Friday, October 17, 2003

A House Divided?

Rebecca's parents are in town for the weekend, and that means a few days of Out On The Town activities… and it looks like the headliner one will be a trip to the Metrodome on Saturday for the Minnesota-Michigan State game.

Which raises a big question for me: who do I root for? I mean, my degree is from the University of Minnesota, so that seems like the obvious choice at first. But out in Morris, there was really almost no sense of connection at all to the Twin Cities campus (about the only time I felt any connection was when I'd come to Minneapolis to visit friends and happen to notice that the signs in front of buildings on the U of M here were exactly the same as the ones in Morris… for some reason, this would briefly give me the glow of being part of Something Bigger). If anything, the Twin Cities campus was seen as a sort of enemy, a gigantic cancer on the U of M system that sucked up all of the money and notoriety while we froze our asses off in rundown old farm buildings.

On top of that, I have a more recent beef with the University of Minnesota-Twin Cities about their MFA program in creative writing; specifically, their policy of not letting me in.

So, then, maybe I should root for Michigan State. But that's not really a lot of fun, either. For one thing, Rebecca went there, and it seems like sort of a suckup move to hop on the bandwagon even though I've never been to the school- or the state, even. And I actually grew up kind of hating the Spartans because they were occasionally a threat to the Huskers* (this was never an issue with Minnesota, who played Nebraska twice when I was a kid, lost both games by margins in the 50-60 point ranges, and refused to schedule Nebraska ever again. Patsies, yes; threats, no).

In the end, I think I'll probably stay neutral. The only time I've ever really enjoyed myself at the Metrodome was when someone gave me Twins tickets and I went to drink beer without any stake in the game itself. I guess that'll be the thing to do tomorrow; although, with Rebecca's parents present, it'll probably be a good idea if I avoid getting loaded and heckling the coaches, which is actually what made that Twins game so much fun.

*Of course, all of this college football loyalty/Husker talk highlights one of the big shifts in my life… growing up in Nebraska, college football is the cultural tie that binds everyone and you flat out can not get away from it- even the high school goths will put red over their black on Husker game days. Coming from that environment, I kept the Husker loyalty for quite a while. In the past few years, though, I've wandered into the heresy that college football is a horrendous waste of money that should be going towards education (the big-time programs should be spun off into a for-profit farm league; perhaps they could license names and logos from the schools still), and this makes me a little sheepish about the strong Husker loyalty that I used to have. But when I do sit down and think college football, there are still some vestiges.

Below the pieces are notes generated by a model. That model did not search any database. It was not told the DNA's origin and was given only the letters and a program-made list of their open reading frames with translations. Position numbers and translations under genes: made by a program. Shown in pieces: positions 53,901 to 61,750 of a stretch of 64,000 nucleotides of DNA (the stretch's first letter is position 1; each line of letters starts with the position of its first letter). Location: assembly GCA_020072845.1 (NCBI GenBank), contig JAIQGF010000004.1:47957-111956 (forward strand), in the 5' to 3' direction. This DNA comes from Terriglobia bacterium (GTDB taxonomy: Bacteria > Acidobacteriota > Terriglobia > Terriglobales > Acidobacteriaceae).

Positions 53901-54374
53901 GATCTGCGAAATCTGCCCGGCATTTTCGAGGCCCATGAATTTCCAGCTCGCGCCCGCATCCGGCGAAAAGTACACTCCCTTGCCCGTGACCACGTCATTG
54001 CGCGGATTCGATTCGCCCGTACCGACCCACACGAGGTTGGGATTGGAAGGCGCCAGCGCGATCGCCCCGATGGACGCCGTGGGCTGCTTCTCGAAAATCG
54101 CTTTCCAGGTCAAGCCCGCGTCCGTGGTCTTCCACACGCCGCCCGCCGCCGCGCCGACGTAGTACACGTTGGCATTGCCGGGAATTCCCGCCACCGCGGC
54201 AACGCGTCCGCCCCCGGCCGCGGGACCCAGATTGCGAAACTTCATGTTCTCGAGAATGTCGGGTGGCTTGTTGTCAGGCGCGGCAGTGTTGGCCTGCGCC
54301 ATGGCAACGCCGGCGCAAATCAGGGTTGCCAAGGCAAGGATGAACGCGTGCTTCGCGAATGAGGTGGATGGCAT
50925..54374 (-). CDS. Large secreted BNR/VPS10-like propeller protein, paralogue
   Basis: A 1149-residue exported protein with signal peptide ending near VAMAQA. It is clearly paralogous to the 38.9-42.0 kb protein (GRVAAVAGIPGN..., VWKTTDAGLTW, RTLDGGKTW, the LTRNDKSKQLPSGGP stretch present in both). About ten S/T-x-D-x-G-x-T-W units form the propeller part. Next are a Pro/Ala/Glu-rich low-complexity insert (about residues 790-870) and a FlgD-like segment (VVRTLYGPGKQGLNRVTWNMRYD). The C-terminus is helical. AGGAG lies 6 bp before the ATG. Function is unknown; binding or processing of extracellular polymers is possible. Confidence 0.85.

Tuesday, October 14, 2003

I'm going to try a new intermittent feature here at Big Black Feline: capsule reviews of books, movies, or albums that I recommend. Why? Because a guy's got to have something to post, and I'm trying to spare you all of my comments about Canadian immigration policy.

So…

Big Black Feline Recommends: The Sparrow, by Mary Doria Russell

I just finished rereading this book (and its sequel/companion, Children of God), and I'd go so far as to call it a must-read. When stated baldly, the premise sounds silly: signs of intelligent life are detected on a planet orbiting Alpha Centauri, and while the UN dicks around trying to decide how to make contact, a party of Jesuits just up and go.

Yep, Jesuits in space. But the thing is, this book works beautifully. Russell takes it completely straight, and she's rewarded richly for respecting her material. We end up with a very thoughtful, nuanced inspection of all sorts of deep issues- the existence of God, the rightness or folly of the Vatican, the perils of culture clash, and so on. Her characters, both human and alien, are fleshed-out and believable; the likable ones are very likable ones, and the not-so-likeable ones are at realistic in their suckiness. She even gets her science right, at least as far as I can tell… unlike a lot of stuff that gets classified as science fiction, nothing happens here that pisses all over the accepted rules of physics.

If there's a weakness, it's Russell's prose. It's not bad, but it certainly isn't going to win any awards. She's here to tell a story and make some observations, and the fancy language tricks can be handled by someone else.

The Sparrow is a satisfying read as a standalone novel, but the action does continue into Children of God. Children is worth reading (one gets further examination of the characters and issues of The Sparrow), but it isn't quite on the same level. Many of the new characters are less-defined; and in several spots, you can actually feel Russell laboring the book along to get from Plot Point A to Plot Point B (by contrast, part of the beauty of The Sparrow is that it flows seamlessly through a series of seemingly inconsequential actions whose consequences start to loom quite large towards the end of the book). Still, the positives outweigh the negatives by a wide margin.

The word is that a film version of The Sparrow is in the works. It could be good- the book is eminently filmable. But even if it stinks, or never materializes, this is a first-rate book and you're cheating yourself by not reading it.